DHARMSALA, India — The Dalai Lama said Thursday that he will give up his political role in Tibet's government-in-exile, shifting that power to an elected representative.
The Tibetan spiritual leader, speaking on the anniversary of the 1959 Tibetan uprising against Chinese control, said the time has come "to devolve my formal authority to the elected leader."
He has long insisted that he wants the exile government, based in this Indian hill town, to have more power. But the Thursday speech gave a formal time frame to that transition, saying he would soon be proposing amendments to the exile constitution to bring about the changes.
The exile parliament is scheduled to begin its next session later this month.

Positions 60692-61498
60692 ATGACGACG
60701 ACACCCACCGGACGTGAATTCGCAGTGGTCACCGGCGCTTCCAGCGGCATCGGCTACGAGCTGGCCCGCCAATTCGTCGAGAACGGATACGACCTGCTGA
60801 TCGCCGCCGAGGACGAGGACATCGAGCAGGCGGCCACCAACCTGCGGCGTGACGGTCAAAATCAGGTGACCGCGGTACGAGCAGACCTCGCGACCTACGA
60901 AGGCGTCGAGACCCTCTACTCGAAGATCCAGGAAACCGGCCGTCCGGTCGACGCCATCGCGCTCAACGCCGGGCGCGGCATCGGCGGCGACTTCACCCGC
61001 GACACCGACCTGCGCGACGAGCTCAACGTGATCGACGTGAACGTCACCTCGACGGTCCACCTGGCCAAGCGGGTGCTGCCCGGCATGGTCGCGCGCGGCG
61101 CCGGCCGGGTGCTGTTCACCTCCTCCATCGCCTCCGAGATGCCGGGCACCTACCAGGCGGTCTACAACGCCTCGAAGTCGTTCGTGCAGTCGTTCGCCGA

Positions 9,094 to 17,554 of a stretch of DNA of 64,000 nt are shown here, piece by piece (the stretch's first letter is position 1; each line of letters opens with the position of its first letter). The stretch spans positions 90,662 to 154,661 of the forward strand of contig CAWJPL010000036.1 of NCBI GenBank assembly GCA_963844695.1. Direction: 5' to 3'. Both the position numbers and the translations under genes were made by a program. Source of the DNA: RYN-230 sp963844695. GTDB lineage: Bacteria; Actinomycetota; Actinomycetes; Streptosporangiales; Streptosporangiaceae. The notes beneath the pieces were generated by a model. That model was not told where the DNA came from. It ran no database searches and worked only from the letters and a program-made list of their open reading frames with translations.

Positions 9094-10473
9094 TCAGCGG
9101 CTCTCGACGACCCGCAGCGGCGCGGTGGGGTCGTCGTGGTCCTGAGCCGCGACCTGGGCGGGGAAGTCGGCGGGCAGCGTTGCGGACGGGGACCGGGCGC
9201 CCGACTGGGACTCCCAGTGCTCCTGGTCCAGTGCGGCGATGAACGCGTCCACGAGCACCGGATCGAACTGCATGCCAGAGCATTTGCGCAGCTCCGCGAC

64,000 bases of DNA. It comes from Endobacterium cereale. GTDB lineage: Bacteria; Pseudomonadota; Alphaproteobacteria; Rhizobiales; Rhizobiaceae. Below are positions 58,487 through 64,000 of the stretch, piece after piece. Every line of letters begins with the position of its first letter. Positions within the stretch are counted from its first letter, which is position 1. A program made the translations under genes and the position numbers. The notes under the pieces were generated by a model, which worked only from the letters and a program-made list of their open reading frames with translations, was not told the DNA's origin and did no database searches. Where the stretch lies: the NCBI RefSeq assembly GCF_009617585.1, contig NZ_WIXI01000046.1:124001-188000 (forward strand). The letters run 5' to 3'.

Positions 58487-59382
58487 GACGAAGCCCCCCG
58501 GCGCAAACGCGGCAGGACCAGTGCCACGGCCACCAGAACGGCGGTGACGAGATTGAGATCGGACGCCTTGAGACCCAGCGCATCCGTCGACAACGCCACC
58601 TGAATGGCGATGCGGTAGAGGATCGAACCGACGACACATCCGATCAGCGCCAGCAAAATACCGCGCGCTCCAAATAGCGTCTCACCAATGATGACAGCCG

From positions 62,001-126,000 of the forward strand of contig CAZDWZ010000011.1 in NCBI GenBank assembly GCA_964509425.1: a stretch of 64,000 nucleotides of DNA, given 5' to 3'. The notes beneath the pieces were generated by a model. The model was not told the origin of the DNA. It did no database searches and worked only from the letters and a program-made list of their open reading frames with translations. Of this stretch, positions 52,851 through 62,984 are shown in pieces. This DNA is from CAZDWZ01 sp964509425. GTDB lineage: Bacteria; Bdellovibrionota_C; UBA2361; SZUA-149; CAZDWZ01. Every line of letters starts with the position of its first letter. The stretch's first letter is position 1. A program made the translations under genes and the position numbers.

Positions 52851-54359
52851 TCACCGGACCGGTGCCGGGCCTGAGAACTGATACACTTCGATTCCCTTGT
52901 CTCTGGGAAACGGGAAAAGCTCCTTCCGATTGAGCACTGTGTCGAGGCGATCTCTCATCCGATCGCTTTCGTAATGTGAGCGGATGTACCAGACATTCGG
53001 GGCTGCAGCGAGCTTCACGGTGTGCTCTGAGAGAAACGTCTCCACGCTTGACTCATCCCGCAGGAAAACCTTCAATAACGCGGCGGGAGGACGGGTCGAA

Just how much change will come, though, is highly unclear. The Dalai Lama's political role is largely ceremonial — an elected prime minister is the formal leader of the exile government — but the Dalai Lama's status overshadows everyone else in the movement.
Dalai Lamas were traditionally both the political and spiritual leaders of Tibet, and the current Dalai Lama retains almost god-like status to most of his followers.